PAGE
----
By Henry F. Camp and Eli Schragenheim
What future threats does Amazon face? Don’t believe they are bulletproof because of their current dominant position or an internal culture that embraces Jeff Bezos’ “Day One” philosophy, which demands companies to stay as sharp as they were when they were first founded – vulnerable, before amassing financial or political strength. While Amazon serves its customers well, it behaves differently with its lower-level employees and even many of its business collaborators are less than satisfied.
As with any company that operates on a massive scale, there is significant pressure on Amazon to control wages. This is obvious, right? Their size, in terms of the sheer number of employees, means that paying well would come at a tremendous cost. After all, the purpose of getting big was to gain operational efficiencies that allow Amazon to both earn high profits and offer low prices. Given their customer orientation, this combination means Amazon feels it must look out for its customers at the expense of its employees and suppliers.
The Amazon decisive competitive edge relies on efficiencies. The company’s approach to achieving them is multidimensional. They work to automate wherever possible, so they require fewer employees and gain speed and accurate delivery. They push back on their suppliers as well, sharing the cost of providing logistics. More on this later.
When you employ 1.5 million people, assuming 2,000 hours for each per year, adding one dollar to hourly compensation increases costs by $3 billion per year, a non-trivial consideration. That may be exactly what they had to do to maintain operations during fiscal 2021, the year of the casual COVID-worker.
Nevertheless, Amazon’s cash flow increased by $17 billion to $60 billion in fiscal 2021. To put that number into perspective, it is closing in on Microsoft, $87 billion, and Apple, $120 billion, the two most profitable companies in the world, outside of government owned entities.
Now, having high profits is not intrinsically bad. Both customers, employees, suppliers and governments alike benefit enormously from Amazon’s success. Nor do high profits oblige the companies that earn the most to do more than any other company does for their employees. The question of whether compensation is fair or unfair is in comparison to what other companies pay and for equivalent work in an equivalent context.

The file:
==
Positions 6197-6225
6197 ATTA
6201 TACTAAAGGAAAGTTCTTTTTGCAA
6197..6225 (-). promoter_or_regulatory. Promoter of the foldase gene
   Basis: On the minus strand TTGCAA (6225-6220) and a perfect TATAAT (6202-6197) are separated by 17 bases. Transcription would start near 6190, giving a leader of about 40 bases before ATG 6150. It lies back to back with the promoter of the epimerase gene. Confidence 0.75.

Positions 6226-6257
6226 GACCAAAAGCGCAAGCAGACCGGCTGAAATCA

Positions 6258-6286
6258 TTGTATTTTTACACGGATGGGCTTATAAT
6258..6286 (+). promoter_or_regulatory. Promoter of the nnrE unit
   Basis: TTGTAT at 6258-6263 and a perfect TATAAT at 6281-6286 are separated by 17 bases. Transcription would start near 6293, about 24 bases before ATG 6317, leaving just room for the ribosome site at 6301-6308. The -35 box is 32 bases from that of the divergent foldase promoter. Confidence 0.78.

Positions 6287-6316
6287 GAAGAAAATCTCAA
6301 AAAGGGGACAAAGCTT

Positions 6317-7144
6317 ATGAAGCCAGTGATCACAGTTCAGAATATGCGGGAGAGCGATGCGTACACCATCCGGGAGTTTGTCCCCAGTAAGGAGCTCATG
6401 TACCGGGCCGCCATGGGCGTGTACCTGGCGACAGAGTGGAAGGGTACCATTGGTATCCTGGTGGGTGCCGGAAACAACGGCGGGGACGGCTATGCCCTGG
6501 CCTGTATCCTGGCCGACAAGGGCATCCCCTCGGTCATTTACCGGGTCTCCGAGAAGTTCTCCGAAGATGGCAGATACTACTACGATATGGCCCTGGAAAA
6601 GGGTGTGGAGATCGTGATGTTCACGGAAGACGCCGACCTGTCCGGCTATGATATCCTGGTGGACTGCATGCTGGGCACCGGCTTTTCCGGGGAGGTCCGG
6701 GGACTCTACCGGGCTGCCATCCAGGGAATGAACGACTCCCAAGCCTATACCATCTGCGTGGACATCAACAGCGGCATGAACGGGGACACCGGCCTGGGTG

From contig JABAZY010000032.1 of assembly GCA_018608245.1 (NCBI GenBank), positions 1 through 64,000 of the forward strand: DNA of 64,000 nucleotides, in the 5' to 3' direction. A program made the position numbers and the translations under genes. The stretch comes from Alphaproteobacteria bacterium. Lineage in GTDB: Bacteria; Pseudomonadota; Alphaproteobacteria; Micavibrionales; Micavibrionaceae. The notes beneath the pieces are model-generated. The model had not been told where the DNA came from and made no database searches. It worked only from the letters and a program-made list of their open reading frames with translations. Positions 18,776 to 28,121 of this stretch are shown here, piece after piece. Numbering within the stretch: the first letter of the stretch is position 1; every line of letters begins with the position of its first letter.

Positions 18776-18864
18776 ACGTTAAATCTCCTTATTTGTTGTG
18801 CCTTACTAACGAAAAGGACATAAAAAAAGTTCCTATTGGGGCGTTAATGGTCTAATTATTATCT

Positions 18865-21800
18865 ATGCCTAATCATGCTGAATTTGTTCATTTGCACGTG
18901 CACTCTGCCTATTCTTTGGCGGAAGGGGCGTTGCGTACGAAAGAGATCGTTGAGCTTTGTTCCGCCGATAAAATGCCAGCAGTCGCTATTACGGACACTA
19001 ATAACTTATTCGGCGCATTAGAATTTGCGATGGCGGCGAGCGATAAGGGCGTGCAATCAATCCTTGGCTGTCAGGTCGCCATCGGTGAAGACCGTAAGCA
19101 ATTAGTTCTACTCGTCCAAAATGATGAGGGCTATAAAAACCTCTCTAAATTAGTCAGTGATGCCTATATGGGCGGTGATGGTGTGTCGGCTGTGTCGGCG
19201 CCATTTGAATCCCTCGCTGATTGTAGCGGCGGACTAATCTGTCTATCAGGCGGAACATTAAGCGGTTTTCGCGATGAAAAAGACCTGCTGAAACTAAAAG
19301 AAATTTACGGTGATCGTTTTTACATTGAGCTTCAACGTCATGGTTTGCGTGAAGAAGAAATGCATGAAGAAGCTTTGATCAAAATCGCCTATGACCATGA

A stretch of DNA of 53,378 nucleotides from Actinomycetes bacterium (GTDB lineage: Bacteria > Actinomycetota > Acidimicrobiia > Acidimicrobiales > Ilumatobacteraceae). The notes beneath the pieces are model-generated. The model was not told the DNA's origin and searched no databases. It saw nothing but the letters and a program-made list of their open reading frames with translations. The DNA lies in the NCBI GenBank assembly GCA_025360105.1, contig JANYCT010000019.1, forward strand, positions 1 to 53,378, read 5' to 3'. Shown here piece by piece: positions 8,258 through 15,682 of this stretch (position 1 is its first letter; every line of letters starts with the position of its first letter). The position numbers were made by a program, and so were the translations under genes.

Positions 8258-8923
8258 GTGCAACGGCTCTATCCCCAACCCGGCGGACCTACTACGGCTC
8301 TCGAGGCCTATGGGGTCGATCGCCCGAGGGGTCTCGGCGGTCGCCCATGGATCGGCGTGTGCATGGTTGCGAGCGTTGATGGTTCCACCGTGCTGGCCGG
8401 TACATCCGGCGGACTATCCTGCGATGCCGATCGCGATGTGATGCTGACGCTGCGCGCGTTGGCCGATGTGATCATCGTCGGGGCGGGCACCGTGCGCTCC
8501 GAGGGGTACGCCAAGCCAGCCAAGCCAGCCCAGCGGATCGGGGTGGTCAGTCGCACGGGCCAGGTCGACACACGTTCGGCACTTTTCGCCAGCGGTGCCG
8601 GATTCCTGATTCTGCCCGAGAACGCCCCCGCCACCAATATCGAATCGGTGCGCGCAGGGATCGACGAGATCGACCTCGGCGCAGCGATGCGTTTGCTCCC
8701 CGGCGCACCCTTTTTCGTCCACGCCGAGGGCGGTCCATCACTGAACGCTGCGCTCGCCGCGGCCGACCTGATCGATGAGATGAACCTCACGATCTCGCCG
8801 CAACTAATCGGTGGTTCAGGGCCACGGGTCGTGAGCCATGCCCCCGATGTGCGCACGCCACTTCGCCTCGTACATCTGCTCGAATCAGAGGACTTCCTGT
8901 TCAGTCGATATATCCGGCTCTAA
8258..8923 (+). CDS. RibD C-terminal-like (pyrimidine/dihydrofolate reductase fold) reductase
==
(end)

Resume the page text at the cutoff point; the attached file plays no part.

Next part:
By context, we mean culture, as well as the physical environment and relative safety. People who work in coal mines may demand higher compensation than those who sit all day in comfortable office chairs. A wonderful corporate culture or purpose may attract some employees, even if the pay is not up to par, such as missionary work. Is the workplace tough or even cruel? Bad cultures typically result in high turnover and quitting-in-place, where workers accept paychecks for doing as little as possible. Lastly, the degree to which a person’s work relies on their ability to plan out into the future determines what Elliott Jaques called felt-fair pay. A PhD does not expect to be paid more than their coworkers for flipping burgers at McDonalds.
Back to Amazon in particular, dozens of articles going back for years have decried their treatment of front-line employees, claiming heavy workloads and loss of autonomy, down to timed restroom breaks. The question is, are these factors a potential risk to Amazon’s future?
Amazon is a system and a very efficient one. A system that largely took in stride a massive increase in volume as a result of the totally unforeseen COVID pandemic. They provided the world with goods when we were unable or unwilling to go out shopping in our neighborhood brick-and-mortar stores.
They have dialed in exactly what they expect of employees to gain this efficiency. The hope is their customers are the beneficiaries. Meanwhile Amazon’s payrates are not the lowest. So, where is the risk?